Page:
By Paul Acquaro
It’s pretty much a dream team on
For the Love of Fire and Water: pianist Myra Melford along with with
guitarist Mary Halvorson, saxophonist Ingrid Laubrock, cellist Tomeka Reid,
and percussionist Susie Ibarra. All have played with Melford at one time or
another, but never all together, until one fateful night a few years back at
The Stone in New York City during a week that Melford was curating.
Note however that there are no stars in this all-star group, rather each
listens, contributes, supports and combines their energies to lift the music.
What they create together is by turns an engaging and exciting masterstroke of
composition and improvisation.
Perhaps a bit of credit should also go to American artist Cy Twombly, whose series of drawings “Gaete St (For the Live of Fire and Water)” is an inspiration for Melford. A look at the images, which were made by Twombly when he was in the Italian coastal village of Gaeta, suggest a light touch but bold statements. There is an energy to the simple lines that suggest the elements and in the music that Melford composed, these properties are omnipresent. The opening track, simply entitled “I” (it goes up to "X”), begins with an atonal melody from Melford’s piano. Or if ‘atonal’ is the wrong word, it is a quirky melody that jumps large intervals delivered at a quick tempo. She is joined by Reid a couple minutes in, which delivers a reactive counter-melody. As Ibarra’s alliterative percussion enters, the piano and cello have locked into a taught dance. About two-thirds through, Laubrock plays a series of fast, lithe runs, leading finally to Halvorson’s decorative, pitch-bending contribution. ‘II’ begins on the bold side, with a strident rhythmic pulse from Melford and a well defined melody from Laubrock and Reid in unison. The counter-melodic lines that we heard a bit of at the end of the last track become much more prominent. Then, we hear the songs main refrain, a very strong theme that, every time I hear it, is reminiscent of Julius Hemphill’s sax lines in his fantastic song 'Dogon A.D.’. This allusion comes up again (to my ears) in track ‘VIII’, which is constructed around group hand-clapping and a slithery syncopated line from the cello. In between these tracks are a multitude of ideas and excellent playing. Laubrock is front and centre on much of ‘V’ and here playing is every bit as fiery as it is fluid. ‘VI’ begins with plucking from Halvorson and stays in exploratory mode as she and Ibarra converse. ‘VII’ features Melford challenging percussive Taylor-esque runs, matched by the actual percussion and guitar. The group then coalesces into a fierce, forward moving stomp, spawning a squiggling solo from Halvorson.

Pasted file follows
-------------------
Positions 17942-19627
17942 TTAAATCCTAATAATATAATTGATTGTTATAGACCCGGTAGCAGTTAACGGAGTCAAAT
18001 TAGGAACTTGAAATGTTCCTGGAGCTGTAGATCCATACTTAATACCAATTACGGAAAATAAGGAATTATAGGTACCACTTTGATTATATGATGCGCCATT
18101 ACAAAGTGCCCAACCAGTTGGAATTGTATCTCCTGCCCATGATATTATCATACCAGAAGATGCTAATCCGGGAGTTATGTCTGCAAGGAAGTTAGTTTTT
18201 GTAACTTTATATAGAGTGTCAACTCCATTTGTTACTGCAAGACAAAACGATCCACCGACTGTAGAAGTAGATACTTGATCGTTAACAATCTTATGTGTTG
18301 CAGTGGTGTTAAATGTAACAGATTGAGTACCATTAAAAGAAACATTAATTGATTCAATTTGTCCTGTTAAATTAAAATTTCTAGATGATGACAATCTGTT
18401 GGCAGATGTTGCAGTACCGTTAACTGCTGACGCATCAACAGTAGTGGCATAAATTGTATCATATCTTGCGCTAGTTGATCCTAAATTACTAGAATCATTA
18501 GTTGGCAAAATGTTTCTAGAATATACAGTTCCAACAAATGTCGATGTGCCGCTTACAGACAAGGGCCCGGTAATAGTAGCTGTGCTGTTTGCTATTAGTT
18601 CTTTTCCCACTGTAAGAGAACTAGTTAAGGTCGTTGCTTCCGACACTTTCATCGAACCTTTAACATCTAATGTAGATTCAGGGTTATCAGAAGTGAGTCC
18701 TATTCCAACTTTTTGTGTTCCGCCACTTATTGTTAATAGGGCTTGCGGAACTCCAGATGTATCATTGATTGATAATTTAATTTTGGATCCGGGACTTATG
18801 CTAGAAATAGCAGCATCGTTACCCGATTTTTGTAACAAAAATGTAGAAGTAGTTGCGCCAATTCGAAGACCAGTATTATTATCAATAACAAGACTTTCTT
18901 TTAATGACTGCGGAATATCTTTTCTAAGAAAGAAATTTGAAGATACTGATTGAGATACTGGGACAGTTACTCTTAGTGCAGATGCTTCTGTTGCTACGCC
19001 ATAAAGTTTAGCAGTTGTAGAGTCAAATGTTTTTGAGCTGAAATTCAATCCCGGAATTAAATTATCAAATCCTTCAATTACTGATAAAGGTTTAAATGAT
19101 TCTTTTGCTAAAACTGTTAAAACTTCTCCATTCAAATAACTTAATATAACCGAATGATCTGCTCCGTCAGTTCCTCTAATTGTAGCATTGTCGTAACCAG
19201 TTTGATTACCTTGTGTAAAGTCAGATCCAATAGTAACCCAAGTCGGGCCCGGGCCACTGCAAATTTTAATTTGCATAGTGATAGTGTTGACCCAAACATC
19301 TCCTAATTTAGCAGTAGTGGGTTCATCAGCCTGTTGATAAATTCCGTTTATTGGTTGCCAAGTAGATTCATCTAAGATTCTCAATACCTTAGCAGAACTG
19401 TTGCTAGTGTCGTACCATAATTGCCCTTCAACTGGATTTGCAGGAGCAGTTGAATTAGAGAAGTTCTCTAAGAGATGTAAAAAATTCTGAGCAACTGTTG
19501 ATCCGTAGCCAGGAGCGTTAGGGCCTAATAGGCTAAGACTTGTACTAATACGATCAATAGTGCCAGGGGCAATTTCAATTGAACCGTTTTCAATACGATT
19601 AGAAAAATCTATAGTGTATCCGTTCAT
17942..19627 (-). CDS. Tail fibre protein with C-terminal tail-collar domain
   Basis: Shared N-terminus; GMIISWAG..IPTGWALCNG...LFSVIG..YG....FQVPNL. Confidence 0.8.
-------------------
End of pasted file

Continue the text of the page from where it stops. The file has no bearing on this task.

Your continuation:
The music invites the listener in. Though there are moments of abrasiveness, the interlocking of rhythmic ideas, unusual melodic forays, keep it enthralling. The layering of the instruments and melodic ideas beg for repeated listening. The last track ‘X’, provides closure to the music. Melford’s piano delivers a gentle, calming chord progression, Laubrock and Reid offers a subtle tracing of the musical contours and Halvorson plays in parallel, a series of textual colors. Maybe it’s a musical sunset, a calm fiery sphere reddens as it slowly sets over a shimmering ocean.